Tuesday, April 22, 2014
Fraudulent Transfer Laws and Nursing Home Claims
In some instances where a resident of a nursing home fails to qualify for Medicaid, the question may involve a transfer of a nonexempt asset by the resident or by someone (usually a family member) acting in place of the resident. If the nursing home is not then paid privately, a debt is incurred. Depending on the specific reasons for a ruling of ineligibility, the nursing home, as an unpaid creditor, may be motivated to challenge the transfer as "fraudulent." This in turn may trigger application of the Uniform Fraudulent Transfer Act (UFTA), as adopted in the specific state.
Along that line, there is a new article, "Reconsidering the Uniformity of Uniform Fraudulent Transfer Act," by Steven Boyajian, Esq., published this month in the American Bankruptcy Institute Journal. The article outlines proposed amendments to the UFTA currently under consideration:
"The UFTA has been adopted in 43 states, Washington D.C., and the U.S. Virgin Islands, and has not been specifically amended in the 30 years since it was drafted. Despite the UFTA's admonition that it 'shall be applied and construed to ... make uniform the law with respect to subject of [the UFTA] among states enacting it,' portions of the UFTA have been subject to conflicting interpretations by courts nationwide....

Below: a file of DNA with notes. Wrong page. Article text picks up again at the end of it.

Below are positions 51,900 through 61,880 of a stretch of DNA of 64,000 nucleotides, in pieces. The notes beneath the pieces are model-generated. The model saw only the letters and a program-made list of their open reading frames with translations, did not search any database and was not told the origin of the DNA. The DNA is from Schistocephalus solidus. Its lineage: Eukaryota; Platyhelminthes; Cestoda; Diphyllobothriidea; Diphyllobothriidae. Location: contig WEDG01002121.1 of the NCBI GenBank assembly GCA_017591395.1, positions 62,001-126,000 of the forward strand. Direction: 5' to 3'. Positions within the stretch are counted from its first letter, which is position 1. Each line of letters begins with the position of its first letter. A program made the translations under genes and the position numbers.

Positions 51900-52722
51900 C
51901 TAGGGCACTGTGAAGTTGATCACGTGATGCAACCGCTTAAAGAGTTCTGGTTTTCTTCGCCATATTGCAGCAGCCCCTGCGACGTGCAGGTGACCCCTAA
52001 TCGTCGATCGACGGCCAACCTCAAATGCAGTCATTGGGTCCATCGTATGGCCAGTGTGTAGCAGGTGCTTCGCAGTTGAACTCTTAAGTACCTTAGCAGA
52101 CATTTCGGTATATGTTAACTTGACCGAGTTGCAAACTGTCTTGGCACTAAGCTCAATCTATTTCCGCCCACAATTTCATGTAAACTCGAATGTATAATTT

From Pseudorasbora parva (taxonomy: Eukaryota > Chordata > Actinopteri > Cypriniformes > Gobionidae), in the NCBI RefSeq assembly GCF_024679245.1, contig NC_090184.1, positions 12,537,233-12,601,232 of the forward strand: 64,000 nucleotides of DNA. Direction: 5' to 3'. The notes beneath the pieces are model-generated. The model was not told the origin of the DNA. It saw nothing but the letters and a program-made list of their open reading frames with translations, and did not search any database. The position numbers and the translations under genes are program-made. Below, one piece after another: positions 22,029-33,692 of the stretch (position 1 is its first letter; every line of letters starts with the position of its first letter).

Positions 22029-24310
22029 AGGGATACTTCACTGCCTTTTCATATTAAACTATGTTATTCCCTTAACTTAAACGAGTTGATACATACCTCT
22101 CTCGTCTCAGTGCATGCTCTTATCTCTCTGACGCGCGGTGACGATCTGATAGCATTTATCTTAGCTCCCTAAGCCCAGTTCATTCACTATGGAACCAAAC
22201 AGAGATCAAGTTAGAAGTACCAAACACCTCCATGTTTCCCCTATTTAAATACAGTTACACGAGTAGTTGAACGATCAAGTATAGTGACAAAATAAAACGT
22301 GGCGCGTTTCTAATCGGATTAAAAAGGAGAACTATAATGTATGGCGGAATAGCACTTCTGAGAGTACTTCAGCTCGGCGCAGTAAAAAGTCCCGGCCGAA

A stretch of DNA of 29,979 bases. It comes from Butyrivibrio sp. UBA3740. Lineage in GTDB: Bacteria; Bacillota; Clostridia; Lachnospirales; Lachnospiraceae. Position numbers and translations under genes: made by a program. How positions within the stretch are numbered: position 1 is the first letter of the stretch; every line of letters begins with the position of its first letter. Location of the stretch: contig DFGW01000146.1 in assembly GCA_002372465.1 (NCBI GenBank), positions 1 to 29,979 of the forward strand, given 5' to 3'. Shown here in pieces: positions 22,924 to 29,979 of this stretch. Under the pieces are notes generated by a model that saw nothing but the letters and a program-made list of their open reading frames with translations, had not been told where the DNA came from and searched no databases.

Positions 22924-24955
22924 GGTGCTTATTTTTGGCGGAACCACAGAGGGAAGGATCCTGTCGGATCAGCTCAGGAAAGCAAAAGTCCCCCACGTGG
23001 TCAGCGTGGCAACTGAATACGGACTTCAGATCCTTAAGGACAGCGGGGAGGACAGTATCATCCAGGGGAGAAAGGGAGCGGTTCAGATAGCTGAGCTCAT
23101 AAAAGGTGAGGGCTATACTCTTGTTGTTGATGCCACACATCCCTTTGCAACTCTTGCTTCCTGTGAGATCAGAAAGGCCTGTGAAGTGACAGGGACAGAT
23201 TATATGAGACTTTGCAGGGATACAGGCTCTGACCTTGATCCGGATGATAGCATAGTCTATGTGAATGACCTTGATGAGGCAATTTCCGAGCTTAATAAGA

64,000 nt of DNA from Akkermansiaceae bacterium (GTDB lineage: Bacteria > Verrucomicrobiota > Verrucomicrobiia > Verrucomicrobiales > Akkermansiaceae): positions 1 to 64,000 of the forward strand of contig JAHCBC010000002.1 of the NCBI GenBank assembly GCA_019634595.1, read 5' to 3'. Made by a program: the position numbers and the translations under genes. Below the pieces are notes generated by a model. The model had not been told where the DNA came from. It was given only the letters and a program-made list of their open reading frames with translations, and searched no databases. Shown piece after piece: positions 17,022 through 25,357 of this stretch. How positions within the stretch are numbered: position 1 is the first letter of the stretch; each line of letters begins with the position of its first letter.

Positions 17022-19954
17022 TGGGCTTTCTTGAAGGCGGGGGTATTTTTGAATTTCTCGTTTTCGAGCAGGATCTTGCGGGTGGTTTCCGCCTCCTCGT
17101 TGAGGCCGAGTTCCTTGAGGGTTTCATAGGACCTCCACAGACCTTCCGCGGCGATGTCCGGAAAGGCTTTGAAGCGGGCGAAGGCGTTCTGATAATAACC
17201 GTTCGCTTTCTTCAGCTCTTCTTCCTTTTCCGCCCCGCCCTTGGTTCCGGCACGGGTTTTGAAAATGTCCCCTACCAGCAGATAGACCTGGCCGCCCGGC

Amendments being considered by the Drafting Committee proposed to resolve the conflicting judicial interpretations of the following issues: (1) the effect of § 2's presumption of insolvency if a debtor was generally not paying its debts as they become due; (2) the standard of pleading and proof applicable to a claim that a transfer was made or obligation incurred 'with actual intent to hinder, delay, or defraud any creditor'; and (3) the allocation of burdens with respect to the elements of a claim to avoid a constructively fraudulent transfer or obligation."
In outlining the proposals, the author emphasizes the continuing nature of the discussions about UFTA proposals. One of the cases cited as part of the discussion is a nursing home collection case, Prairie Lakes Health Care System v. Wookey, 583 N.W. 2d 405 (S.D. 1998).
Pennsylvania also has a case involving intepretation of a UFTA claim in the context of a nursing home collection matter. In Presbyterian Medical Center v. Budd, 832 A.3d 1066 (Pa. Super. Ct. 2003), a nursing home plaintiff turned to Pennsylvania's filial support law as an alternative to a claim under UFTA, thereby permitting potential recovery against an adult child, without proof of fraud required.